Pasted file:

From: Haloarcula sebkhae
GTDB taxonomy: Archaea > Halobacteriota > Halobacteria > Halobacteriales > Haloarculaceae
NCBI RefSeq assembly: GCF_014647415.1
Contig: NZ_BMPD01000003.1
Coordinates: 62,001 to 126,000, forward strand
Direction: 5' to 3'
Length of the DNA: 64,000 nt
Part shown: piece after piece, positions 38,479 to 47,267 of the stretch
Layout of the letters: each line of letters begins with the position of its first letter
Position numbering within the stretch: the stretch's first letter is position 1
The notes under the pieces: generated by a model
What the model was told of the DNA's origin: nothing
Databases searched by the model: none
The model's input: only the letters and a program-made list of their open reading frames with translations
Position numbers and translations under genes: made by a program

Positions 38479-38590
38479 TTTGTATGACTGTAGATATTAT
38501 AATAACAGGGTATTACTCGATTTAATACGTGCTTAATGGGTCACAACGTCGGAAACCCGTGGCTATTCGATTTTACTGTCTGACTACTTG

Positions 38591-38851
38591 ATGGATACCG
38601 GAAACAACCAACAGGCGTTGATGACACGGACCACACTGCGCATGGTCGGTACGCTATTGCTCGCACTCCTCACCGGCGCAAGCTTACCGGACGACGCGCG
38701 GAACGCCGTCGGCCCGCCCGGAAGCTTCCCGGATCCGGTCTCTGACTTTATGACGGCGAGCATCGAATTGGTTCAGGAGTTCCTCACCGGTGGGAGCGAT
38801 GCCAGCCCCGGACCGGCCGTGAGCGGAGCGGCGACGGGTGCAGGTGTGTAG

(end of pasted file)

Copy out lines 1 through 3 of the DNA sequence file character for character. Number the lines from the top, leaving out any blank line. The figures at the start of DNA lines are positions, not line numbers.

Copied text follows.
From: Haloarcula sebkhae
GTDB taxonomy: Archaea > Halobacteriota > Halobacteria > Halobacteriales > Haloarculaceae
NCBI RefSeq assembly: GCF_014647415.1